Pacific Standard: The New American Inequality

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By Vanessa Hua

Yet the gender wage gap persists, with women working full-time making only 79 cents for every dollar earned by men. Families in which women are the sole or primary source of income — that’s 40 percent of households with children under the age of 18 — are hit especially hard, with the wage gap contributing to income inequality. If the country’s single mothers — 10 million of them, according to the latest U.S. Census — earned as much as men in comparable circumstances, their annual family incomes would jump by $6,596 on average, or nearly 21 percent. The poverty rate for such families would drop almost by half, to 16 percent.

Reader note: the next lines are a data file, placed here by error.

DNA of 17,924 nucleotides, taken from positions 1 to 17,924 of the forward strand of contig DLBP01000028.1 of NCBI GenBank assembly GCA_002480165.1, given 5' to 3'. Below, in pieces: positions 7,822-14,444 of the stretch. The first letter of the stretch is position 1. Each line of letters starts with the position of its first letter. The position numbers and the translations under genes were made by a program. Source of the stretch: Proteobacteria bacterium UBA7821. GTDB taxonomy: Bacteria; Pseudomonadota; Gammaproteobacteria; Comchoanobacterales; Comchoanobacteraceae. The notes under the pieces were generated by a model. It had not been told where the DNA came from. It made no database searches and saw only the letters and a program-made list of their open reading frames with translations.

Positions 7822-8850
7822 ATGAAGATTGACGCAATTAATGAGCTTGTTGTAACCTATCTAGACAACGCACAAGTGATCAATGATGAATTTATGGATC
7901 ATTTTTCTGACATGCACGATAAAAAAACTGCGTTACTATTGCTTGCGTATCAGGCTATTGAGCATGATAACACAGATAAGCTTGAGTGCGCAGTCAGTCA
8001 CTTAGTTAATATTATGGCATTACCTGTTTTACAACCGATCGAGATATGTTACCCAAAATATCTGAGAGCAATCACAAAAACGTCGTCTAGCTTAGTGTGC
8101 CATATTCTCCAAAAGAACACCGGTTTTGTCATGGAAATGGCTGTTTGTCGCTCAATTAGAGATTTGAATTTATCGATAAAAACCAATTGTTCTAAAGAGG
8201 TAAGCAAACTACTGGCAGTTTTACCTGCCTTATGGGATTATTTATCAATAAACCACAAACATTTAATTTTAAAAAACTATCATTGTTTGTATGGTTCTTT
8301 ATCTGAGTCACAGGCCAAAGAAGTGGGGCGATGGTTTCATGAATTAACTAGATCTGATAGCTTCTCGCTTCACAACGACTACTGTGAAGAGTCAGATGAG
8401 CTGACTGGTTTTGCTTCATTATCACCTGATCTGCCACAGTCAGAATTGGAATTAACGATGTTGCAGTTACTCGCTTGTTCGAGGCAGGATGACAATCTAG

Half the gender wage gap is due to women working in different kinds of occupations than men, and a new initiative by the Institute for Women’s Policy Research addresses these discrepancies in an effort to lift women out of poverty and reduce income inequality. The initiative encourages women with relevant skills to get training and certification for “middle-skill,” higher-paying jobs in advanced manufacturing, information technology, transportation, and logistics. A library assistant, for example — with her skills in working in a database, coding information, and interacting with others — could become a computer support-staff worker. At present, women hold just 11 percent of these more lucrative, middle-skill jobs.

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Narrow the Wage Gap through Access to Good Jobs

Half of the gender wage gap is due to women working in different occupations and sectors than men. Improving women’s access to good middle-skill jobs can help close the wage gap and improve women’s economic security.

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